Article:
- Realise that micro-management is a cluck-up: Leaders need an eye on every facet of a business. They achieve this by delegating critical responsibilities to trusted managers. Trust and communication go hand-in-hand; when a manager is empowered to make decisions and run with something independently, that's when resilience grows. In delegating, a leader can step away and glean a big-picture view of the business and identify core competency gaps – say, in the logistics department, for example – from input from key managers. These then need to be addressed either by grooming emerging executive talent through training and courses or by hiring new capabilities.
- Learn from KFC's FCK-ing good crisis response: 'A chicken restaurant with no chicken is not ideal' – so said KFC's tongue-in-cheek apology, which also saw the letters in the chain's name rearranged to FCK. Yum! Brands ran a full page FCK ad and set up a website directing people to the closest open outlet. They received mass praise for the way they handled the crisis – owning up to it and responding with humour that was completely on-brand. This is an example of a good crisis communications plan being seamlessly executed. In responding so, KFC helped repair its damaged reputation and built its brand's resilience in the public eye.
- Have the grace to back-track: Why did the chicken cross the road again? To get back to the supply company it had before. Resilient leaders can admit to failure fast and learn from it even faster. KFC has handed back some of its logistics business to Bidvest, who has now signed a long-term contract to supply about a third of the fast-food giant's 900 restaurants.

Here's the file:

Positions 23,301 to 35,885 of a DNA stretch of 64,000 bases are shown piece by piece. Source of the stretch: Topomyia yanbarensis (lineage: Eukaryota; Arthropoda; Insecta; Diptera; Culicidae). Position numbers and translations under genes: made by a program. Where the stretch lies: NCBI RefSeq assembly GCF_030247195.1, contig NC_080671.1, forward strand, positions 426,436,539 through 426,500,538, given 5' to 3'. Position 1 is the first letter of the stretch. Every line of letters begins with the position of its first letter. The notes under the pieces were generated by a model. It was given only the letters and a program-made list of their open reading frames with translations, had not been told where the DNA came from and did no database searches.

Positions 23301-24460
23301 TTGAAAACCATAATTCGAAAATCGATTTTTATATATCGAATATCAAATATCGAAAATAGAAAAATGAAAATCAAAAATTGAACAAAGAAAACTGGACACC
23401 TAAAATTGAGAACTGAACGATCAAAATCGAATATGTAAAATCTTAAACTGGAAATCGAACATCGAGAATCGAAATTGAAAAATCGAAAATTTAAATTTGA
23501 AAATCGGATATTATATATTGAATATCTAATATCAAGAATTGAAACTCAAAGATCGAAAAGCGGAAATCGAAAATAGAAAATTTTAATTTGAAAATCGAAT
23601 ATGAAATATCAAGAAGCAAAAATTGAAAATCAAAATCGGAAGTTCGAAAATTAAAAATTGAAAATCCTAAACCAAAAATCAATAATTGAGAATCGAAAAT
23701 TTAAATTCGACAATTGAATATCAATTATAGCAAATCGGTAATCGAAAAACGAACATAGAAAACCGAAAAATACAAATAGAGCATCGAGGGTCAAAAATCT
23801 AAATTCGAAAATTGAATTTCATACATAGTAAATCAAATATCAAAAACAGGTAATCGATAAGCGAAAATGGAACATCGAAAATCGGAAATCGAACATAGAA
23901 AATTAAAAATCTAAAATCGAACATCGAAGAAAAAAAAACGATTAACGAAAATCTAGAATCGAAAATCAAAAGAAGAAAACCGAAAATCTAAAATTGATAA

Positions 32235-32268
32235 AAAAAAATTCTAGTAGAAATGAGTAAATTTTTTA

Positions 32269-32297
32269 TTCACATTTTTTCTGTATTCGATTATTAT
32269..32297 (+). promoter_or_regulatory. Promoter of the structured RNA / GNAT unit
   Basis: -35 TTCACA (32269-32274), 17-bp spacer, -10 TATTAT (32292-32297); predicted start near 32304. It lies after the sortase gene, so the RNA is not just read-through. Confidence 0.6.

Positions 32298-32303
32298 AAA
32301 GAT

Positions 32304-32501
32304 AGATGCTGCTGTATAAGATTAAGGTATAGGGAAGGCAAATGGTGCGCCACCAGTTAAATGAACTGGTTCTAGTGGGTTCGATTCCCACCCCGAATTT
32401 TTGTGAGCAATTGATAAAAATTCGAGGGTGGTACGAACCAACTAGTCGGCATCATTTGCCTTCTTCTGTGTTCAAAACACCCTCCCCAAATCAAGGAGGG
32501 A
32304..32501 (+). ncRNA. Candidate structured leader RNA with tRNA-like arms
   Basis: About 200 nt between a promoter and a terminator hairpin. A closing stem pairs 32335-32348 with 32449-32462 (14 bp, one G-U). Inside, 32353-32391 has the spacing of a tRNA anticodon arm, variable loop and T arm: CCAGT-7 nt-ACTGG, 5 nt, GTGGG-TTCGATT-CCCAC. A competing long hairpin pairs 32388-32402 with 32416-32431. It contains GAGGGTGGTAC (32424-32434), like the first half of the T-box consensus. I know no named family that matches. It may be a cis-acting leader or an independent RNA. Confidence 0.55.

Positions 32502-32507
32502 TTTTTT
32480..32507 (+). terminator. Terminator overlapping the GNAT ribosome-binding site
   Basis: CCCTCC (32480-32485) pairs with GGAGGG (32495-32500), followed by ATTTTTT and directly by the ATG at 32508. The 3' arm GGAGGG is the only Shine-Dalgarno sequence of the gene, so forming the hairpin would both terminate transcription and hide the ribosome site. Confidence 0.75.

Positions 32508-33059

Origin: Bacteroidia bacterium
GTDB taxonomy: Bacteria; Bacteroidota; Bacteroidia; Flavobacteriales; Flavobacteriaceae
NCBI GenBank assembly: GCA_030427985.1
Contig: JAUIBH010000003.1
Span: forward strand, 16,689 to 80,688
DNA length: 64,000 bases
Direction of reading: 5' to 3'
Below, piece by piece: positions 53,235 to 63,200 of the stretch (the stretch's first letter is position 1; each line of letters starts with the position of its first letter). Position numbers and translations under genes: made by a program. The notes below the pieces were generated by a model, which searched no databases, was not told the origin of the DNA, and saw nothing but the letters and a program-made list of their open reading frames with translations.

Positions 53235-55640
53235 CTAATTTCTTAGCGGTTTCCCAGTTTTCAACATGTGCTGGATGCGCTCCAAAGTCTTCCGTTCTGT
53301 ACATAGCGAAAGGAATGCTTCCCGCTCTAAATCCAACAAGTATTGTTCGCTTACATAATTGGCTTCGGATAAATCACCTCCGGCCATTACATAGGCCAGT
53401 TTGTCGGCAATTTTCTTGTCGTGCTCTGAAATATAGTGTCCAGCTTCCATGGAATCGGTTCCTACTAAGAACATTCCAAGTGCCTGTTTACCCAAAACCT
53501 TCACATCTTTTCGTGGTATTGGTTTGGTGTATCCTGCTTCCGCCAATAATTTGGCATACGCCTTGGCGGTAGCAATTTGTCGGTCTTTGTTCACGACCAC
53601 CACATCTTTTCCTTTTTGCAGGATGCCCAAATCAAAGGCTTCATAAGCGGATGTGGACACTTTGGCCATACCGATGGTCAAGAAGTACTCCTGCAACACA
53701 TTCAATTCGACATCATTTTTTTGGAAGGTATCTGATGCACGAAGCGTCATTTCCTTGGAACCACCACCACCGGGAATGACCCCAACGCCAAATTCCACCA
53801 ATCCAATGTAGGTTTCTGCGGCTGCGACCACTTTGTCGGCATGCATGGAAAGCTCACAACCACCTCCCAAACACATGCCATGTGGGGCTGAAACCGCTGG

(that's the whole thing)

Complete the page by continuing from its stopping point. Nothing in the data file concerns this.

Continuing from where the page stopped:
What happens when your polony is a bunch of boloney?
The Enterprise Foods (owned by Tiger Brands) crisis explained: 183 people have died from a listeriosis outbreak that's been sweeping through South Africa. Its source has been identified as Enterprise's Polokwane factory. This has resulted in Enterprise recalling multiple meat products, class-action law suits against Tiger Brands, extremely negative public sentiment towards Enterprise, and polony being the most talked about food on social media in South Africa.
Lessons from the Tiger Brands debacle:
- Protect your reputation: Arguably, Enterprise Foods has seriously mishandled its crisis communications, with a defensive, dismissive response that's done nothing to rebuild its reputation in the public eye. Resilience comes from ethical, honest behaviour. When something goes drastically wrong, leaders need to act decisively without ambiguity: honest ownership is usually the best response. The public want to know what the business knows so it's best to be upfront and try to responsibly rectify the situation as quickly as possible. Remember: a crisis leaves a void that can either be filled with potentially harmful speculation or the information you give to the public.
- Have a post-mortem, not a witch hunt: Leaders within Enterprise will need to pinpoint how the problem arose without conducting a witch-hunt or laying blame. A company is a living organism so pain in one area affects the whole business. The aim of a post-mortem needs to be building resilience by bolstering institutional knowledge. Both the factors catalysing the crisis and the handling of it need to be analysed in an After Action Review held with representatives from every level of the business. ?
This article was first featured in Business Report.